I was pulling a bar shift. Ouch my thumb, time for the fancy ergo tamper. The logo makes the espresso taste better... er, maybe not but it is cool and not the least bit dorky.
It took a little while but the latte art and portions are tight right now. The espresso was making me unhappy though. Surprise. When would I be happy with it? The beans are quite funky and suffer a tough pungency that reminds me of our early popping roasts that we simply throttled dark in vain attempts to save them. Don't know what was going on there. That and a depressing lack of straight shots put me in a sour mood at first.
In a positive turn, I put down a small lineup for a trainee of a french (near fire alarm) roast of Costa Rica, a light roasted Guatemala, a medium Panama, and a light roasted Yirg(sample roast). She nailed the descriptions on the first try.
Yirg: light, some acidity
Panama: Clean, mellow, some roast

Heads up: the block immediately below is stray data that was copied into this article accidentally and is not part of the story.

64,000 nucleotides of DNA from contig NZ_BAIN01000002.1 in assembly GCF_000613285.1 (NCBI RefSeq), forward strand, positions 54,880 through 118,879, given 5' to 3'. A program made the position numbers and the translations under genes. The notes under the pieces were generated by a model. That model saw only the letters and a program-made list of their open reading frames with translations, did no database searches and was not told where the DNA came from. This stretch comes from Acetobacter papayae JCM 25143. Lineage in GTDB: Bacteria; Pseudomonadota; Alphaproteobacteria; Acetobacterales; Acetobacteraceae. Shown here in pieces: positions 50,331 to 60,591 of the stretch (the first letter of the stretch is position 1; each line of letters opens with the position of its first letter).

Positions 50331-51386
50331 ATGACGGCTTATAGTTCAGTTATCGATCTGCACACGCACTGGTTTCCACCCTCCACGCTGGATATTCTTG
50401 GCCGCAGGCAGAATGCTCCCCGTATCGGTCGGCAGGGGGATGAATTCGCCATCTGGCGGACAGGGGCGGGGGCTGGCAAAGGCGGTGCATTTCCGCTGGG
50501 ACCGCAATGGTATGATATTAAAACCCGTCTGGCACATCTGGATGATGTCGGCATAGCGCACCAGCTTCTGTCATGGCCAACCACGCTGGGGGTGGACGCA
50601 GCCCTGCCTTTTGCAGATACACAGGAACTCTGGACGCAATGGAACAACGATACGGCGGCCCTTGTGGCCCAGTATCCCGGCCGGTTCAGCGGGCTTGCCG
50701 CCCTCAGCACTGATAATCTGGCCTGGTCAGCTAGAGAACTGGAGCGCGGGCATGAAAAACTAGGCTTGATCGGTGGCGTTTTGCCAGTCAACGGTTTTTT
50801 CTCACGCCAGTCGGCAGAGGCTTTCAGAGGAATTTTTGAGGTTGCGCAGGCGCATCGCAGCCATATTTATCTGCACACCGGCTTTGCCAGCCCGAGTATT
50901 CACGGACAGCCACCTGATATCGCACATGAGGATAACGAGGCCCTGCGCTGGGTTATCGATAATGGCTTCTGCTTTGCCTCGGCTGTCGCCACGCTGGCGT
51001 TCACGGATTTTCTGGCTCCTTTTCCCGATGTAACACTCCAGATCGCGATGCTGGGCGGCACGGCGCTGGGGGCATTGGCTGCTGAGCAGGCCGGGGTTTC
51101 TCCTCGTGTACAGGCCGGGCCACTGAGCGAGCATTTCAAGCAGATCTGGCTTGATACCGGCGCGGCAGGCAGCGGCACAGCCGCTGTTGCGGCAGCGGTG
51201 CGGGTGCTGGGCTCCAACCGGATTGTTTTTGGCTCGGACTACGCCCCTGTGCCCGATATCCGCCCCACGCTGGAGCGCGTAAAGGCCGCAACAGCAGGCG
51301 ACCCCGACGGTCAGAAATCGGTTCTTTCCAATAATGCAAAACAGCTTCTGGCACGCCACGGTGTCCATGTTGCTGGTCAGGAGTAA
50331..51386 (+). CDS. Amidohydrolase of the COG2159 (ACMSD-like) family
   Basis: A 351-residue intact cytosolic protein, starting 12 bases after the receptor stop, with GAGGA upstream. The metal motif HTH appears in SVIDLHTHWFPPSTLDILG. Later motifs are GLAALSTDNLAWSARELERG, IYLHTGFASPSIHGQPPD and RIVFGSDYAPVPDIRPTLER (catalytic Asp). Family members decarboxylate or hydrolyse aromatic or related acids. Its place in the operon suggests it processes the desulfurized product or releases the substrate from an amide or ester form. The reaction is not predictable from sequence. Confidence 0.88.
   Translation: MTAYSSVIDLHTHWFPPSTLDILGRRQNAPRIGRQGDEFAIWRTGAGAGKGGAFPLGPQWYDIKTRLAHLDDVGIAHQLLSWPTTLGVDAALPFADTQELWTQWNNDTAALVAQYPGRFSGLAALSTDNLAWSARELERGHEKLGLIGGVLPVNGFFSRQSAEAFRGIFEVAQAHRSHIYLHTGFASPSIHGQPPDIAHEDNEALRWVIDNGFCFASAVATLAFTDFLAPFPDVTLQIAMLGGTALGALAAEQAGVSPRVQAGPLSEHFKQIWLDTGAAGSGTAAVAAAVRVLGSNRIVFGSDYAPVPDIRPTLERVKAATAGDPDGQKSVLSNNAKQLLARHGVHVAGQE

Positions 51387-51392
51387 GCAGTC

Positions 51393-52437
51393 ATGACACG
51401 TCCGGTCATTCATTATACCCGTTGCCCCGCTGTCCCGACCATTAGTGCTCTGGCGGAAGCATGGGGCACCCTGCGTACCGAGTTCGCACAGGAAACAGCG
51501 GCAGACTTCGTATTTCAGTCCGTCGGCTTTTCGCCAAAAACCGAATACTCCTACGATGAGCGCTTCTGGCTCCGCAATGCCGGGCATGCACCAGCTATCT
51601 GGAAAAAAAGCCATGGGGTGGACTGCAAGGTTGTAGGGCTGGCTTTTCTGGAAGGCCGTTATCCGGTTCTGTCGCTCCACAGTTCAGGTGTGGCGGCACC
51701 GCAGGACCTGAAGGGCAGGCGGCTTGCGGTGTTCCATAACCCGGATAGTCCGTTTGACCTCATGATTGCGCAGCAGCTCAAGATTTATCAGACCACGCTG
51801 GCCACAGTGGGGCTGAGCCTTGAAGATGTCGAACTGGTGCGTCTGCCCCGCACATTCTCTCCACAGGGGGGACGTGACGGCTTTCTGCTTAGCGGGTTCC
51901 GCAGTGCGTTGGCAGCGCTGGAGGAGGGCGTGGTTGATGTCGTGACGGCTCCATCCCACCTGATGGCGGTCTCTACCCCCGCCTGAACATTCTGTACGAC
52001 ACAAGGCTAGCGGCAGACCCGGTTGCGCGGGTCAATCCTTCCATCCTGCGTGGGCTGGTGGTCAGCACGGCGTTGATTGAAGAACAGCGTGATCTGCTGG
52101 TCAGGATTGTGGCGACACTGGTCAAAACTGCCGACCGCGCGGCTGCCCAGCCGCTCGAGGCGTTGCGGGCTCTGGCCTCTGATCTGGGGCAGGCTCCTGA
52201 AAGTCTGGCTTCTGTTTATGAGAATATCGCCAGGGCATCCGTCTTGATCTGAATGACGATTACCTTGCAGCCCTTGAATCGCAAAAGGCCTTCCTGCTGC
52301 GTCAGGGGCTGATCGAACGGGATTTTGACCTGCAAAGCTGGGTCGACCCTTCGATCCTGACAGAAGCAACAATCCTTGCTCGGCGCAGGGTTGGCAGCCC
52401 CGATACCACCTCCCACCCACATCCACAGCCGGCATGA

Guat: Very acidic
Costa Rica: Smoke
I was quick to point out that now she had just formed an opinion she could relate to the customer. I thought it was interesting to see someone just pluck that out so quickly. Sometimes you get confusion over bitters/sours but this was quick, dirty, and accurate.
The rest of the evening I was sparked into detailed conversation with any customer interested in chatting. I realized how much I enjoy customers who can go on about the flavors they taste in the cup. When you can get a customer talking about what kind of flower or describing the specific citrus, you win. Those customers don't just happen though, in a way, you have to cultivate them. Engaging people in that kind of discussion also makes coffee fun. It's like a medium that sparks a conversation and sometimes a relationship. Without that human connection, you are just some guy in a room making up descriptions ;-) Two of you somehow makes it normal! The barista as a salesperson, sommelier, and sometime coffee server... now that's a familiar thought.
In many ways, I had to get back behind the bar for a reality check. To revive my love of interacting in the cafe over a cup of coffee. It's a short stint but it is proving to be just what I needed to regain some momentum and refresh my perspective.
BTW: The Panama was actually from Redeye, a local roaster in Hingham. It was Diamond Mtn from Hacienda La Esmeralda. I was surprised by how nicely it aged and what a clean coffee that is. It came out very smooth in the fetco.